Also spare a thought for the most vulnerable people in this entire equation - the children. How do we want them to remember this Christmas? A time of parents fighting or not speaking, or a festive season where parents were divided by nothing but geography. Ask yourself this - what is more important than a child's happiness?

As this is my last Presidents Blog, I’d like to take this opportunity to wish you all a happy festive season and a safe new year with your loved ones.

 

 
December 8, 2011

Legislative year comes to a close

Yesterday marked the last sitting day of state parliament for the year, and the government took the opportunity to announce some, but not all, detail on its anti-corruption body the Independent Broad-based Anti-Corruption Commission (IBAC), which we now know will have widespread powers to investigate judges, public prosecutors, and more than 250,000 public sector employees. 

Parliament is scheduled to resume on 7 February and it already has a long list of outstanding issues to be carried into 2012. These include details of the Courts Executive Service (CES), detailed legislation pertaining to IBAC and who its inaugural chair will be, an announcement on the acting head of the Office of Police Integrity (OPI), appointments to establish the Special Investigations Monitor and the response to the Scrutiny of Acts and Regulations Committee report into the Charter of Human Rights.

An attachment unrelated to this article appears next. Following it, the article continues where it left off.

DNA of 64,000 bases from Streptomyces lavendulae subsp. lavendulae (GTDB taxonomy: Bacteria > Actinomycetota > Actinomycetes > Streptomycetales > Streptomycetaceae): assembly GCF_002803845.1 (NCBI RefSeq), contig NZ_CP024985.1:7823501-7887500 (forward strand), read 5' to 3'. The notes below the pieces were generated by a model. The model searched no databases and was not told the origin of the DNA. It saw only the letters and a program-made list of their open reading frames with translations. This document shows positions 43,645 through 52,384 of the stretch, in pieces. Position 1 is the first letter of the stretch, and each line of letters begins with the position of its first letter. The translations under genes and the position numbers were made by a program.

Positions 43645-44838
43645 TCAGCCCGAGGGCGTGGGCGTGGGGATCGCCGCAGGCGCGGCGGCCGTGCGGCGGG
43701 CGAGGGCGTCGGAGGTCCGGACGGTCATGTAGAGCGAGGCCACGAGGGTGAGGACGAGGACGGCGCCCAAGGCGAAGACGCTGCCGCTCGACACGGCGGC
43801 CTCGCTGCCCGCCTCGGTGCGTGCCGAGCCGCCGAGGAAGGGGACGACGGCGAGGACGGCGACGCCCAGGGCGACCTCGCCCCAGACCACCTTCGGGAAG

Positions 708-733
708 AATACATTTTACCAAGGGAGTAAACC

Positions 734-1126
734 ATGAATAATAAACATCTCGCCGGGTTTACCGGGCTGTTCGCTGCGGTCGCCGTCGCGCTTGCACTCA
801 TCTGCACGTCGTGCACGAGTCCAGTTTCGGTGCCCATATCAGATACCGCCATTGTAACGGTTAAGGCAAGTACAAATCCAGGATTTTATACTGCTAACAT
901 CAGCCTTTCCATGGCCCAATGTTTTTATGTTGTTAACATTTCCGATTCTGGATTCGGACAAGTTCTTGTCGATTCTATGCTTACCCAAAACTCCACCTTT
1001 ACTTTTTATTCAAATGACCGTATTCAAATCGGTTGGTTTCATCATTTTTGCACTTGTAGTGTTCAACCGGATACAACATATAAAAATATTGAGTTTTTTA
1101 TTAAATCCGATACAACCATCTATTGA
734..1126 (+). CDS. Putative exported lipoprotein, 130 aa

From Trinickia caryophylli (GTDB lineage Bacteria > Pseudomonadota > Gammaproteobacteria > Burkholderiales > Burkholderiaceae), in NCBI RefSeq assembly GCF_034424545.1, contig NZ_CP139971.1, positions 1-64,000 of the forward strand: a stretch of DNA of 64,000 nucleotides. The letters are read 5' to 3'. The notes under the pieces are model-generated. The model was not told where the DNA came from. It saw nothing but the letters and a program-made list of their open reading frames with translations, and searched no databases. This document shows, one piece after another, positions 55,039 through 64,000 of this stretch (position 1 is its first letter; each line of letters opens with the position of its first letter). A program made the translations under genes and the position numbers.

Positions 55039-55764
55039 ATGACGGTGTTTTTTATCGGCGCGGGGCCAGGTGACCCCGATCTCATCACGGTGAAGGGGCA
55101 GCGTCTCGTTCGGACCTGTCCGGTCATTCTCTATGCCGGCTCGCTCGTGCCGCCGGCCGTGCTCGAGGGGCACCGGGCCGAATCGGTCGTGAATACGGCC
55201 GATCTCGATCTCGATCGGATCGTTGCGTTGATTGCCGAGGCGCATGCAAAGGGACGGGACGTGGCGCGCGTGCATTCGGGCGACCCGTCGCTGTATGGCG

A year on, the government still has much work to do
The business of government does not go into hiatus with the holiday season. The LIV fully expects that Attorney General Robert Clark will continue to implement his agenda over the Parliamentary break. We have been pleased to work with the attorney general this year on several of his key priorities and we welcome his consultative approach.
 
Welcome further consultation on mandatory sentencing for young people
The LIV joins other legal and community groups in welcoming the government’s decision to consult further on mandatory sentencing for young offenders. We are pleased that the government has not rushed in legislation in this area, which we believe would not have achieved the reduction in crime rates and recidivism the government hopes to achieve.